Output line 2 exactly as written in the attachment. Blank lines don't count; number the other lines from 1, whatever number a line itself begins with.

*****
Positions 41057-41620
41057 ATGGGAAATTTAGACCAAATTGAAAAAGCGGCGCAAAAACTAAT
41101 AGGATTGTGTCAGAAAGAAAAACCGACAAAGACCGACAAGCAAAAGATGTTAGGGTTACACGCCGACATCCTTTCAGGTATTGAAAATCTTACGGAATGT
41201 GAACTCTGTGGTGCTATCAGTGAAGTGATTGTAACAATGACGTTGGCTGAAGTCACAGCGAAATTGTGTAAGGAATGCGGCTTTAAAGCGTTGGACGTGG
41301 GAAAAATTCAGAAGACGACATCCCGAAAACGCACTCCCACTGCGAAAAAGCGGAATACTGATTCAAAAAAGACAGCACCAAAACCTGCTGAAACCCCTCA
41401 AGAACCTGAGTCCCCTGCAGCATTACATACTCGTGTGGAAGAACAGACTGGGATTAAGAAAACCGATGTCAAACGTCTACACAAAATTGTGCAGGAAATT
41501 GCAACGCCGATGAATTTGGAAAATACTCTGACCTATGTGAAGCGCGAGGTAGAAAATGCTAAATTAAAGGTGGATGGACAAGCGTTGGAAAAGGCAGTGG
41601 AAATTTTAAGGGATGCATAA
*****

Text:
41057 ATGGGAAATTTAGACCAAATTGAAAAAGCGGCGCAAAAACTAAT